80 year old.
              Mum, mum, mum, day in and day out. I worry 24 hours a day.
              Being able to do what we did before
              Being able to communicate
              Being accepted
              Living a life - not sitting and watching life pass me by
              Living for the moment, and enjoying it.
              Day centres, reliable and consistent home care services and
               bookable respite care.
              A care pathway that is SMOOTH and QUICK
              Grasping Life!
              Every day is not only different but is always a challenge. Some
               things make me smile – thank goodness
              Peace of mind and financial support
              Doing things we would never have done otherwise
              I’m still learning!


                                             4
Part 1 – Discovery - In Pairs
          The real voyage of discovery consists not in seeing new landscapes,
                       but in seeing with new eyes. Marcel Proust


Appreciative Interviews differ from traditional interviews in that
the questions are simply guidelines to help the person being
interviewed to delve into their richest, most powerful
experiences of living well - and better- with dementia


Find someone to talk with for the next 40 minutes. This might be someone from a
different service or locality; someone you would like to know better.

Interview your partner, for 20 minutes, using the following appreciative questions.
Take your time to explore these questions and stories. Your task is to listen
closely, prompting for full responses and keeping the focus on the positives within
your partner’s unique story.

Try and cover all the questions. Note down key points and ‘quotable quotes’.
Remember enough to be able to present your highlights in the next session.

When you are being interviewed, answer fully from your own (or others)
experiences. Enjoy this opportunity to talk without limits, about your richest and
best experiences, successes and achievements.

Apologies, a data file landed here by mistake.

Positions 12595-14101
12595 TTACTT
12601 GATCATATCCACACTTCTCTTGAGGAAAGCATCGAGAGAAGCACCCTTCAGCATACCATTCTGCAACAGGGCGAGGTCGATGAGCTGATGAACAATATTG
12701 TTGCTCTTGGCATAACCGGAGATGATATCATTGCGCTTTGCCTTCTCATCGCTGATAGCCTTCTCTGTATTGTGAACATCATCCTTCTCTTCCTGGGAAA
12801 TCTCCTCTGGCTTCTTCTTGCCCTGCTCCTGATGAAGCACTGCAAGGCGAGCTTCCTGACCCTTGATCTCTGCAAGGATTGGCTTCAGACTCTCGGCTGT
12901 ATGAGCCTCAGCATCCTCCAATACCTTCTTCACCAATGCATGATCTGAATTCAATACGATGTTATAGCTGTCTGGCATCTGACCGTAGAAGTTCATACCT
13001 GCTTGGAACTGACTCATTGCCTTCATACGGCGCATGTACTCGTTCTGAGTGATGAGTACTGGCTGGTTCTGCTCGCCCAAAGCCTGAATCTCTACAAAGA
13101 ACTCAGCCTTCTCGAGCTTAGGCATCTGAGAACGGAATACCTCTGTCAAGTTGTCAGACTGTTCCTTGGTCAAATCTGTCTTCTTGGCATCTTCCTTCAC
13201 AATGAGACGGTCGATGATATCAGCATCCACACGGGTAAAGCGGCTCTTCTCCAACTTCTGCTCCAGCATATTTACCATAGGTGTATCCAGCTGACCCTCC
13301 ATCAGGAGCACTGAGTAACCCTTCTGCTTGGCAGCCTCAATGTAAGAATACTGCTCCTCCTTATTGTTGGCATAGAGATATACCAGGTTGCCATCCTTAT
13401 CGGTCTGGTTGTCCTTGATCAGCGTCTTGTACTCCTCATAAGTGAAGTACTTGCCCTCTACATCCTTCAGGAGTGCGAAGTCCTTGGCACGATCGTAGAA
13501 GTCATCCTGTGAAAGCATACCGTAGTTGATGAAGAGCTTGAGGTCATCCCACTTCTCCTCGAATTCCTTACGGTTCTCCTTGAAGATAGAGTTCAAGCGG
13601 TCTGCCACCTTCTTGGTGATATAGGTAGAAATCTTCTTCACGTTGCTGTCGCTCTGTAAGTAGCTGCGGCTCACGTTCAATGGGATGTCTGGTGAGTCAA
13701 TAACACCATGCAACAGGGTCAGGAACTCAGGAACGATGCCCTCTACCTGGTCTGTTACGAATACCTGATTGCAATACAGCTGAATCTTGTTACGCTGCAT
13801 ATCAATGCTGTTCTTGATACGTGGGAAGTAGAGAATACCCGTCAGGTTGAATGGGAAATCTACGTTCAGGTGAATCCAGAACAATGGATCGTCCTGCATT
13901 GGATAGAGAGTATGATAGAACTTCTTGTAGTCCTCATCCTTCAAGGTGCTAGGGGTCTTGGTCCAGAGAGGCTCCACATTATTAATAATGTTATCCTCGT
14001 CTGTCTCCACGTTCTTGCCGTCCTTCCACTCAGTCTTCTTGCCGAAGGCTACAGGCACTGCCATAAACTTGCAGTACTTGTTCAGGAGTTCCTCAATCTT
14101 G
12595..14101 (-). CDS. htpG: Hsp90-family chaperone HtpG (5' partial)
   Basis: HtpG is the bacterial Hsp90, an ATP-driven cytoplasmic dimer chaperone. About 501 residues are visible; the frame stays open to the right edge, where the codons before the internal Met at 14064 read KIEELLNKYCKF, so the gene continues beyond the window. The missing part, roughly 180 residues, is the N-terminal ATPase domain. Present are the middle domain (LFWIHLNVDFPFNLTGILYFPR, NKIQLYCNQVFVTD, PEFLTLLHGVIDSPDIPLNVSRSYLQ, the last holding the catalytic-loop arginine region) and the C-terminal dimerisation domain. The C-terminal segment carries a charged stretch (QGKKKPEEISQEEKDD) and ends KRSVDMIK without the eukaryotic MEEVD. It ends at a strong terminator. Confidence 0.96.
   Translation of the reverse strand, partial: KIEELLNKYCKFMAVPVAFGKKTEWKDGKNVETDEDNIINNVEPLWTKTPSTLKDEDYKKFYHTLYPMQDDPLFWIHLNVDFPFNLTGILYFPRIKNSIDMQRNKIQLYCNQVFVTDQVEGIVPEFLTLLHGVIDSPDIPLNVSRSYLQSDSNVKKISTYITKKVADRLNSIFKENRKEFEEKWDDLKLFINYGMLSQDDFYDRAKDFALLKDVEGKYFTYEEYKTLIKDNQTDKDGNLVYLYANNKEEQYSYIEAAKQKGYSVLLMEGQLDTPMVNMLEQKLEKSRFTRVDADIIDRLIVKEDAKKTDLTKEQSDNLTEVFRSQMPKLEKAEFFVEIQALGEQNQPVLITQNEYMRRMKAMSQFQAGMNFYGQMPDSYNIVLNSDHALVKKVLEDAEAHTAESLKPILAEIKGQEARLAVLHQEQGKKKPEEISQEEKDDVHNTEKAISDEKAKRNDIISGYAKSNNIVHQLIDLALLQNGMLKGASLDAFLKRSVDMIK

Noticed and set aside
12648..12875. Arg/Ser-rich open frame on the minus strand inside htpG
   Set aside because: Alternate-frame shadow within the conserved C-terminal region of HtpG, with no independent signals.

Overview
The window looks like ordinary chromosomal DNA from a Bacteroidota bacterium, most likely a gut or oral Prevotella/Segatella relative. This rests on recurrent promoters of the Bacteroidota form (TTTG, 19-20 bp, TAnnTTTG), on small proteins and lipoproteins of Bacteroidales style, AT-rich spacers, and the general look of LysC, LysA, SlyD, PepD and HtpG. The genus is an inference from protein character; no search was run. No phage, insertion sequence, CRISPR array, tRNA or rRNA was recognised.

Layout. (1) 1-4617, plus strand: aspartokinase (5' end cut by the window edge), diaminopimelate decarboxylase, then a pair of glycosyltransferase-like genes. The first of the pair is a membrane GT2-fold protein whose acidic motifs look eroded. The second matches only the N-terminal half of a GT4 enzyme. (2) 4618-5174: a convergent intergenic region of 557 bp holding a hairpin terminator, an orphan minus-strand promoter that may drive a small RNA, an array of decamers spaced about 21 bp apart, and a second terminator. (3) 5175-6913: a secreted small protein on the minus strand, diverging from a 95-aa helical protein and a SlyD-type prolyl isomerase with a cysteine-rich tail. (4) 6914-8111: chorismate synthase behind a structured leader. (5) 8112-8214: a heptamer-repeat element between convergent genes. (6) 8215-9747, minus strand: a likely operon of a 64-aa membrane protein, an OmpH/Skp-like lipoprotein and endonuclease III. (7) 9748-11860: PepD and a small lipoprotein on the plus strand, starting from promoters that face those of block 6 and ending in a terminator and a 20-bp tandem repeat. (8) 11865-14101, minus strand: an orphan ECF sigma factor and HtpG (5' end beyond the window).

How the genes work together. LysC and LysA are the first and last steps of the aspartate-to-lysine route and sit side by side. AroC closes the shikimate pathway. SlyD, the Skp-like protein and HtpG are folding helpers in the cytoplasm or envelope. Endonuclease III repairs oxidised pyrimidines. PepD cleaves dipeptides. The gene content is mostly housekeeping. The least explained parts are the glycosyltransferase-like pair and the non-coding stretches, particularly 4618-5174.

After 20 minutes, swap roles and repeat the interview.




Appreciative questions – start here…


Question 1 – Best experience of Living Well
What does living well mean to you? Tell me a story about a peak time or
experience from your own life when you have been living well. What made it so
special, who was involved? Describe the event in detail.




More questions on the next page…

                                           5
Question 2 – Living well with dementia
People with dementia and their carers tell us that they can live well when they:

             Are met, treated and respected as individuals without labels
             Are accepted, listened to and involved in what happens to them
             Have an early diagnosis and smooth, quick follow-up
             Are supported to be independent, take risks and lead active lives
             Focus on what they can do, rather than on what they can’t.

In your personal situation or your professional experience, tell me about
your richest, most life giving experience of living well with dementia. This
might be a story which happened to you, a friend or a colleague; it may be
from or about someone who inspired you. Tell that story.

Prompts: what was happening? What did you/they do, what did you feel, what makes this
story so special?




Question 3 – What you value
What do you value most about the current ways in which people are supported to
live well with dementia? This might include things you value about yourself as a
carer or a practitioner, and/or about the support you receive – and give – to
others. It might be particular schemes or services that you really appreciate.




Question 4 - Three Wishes – living better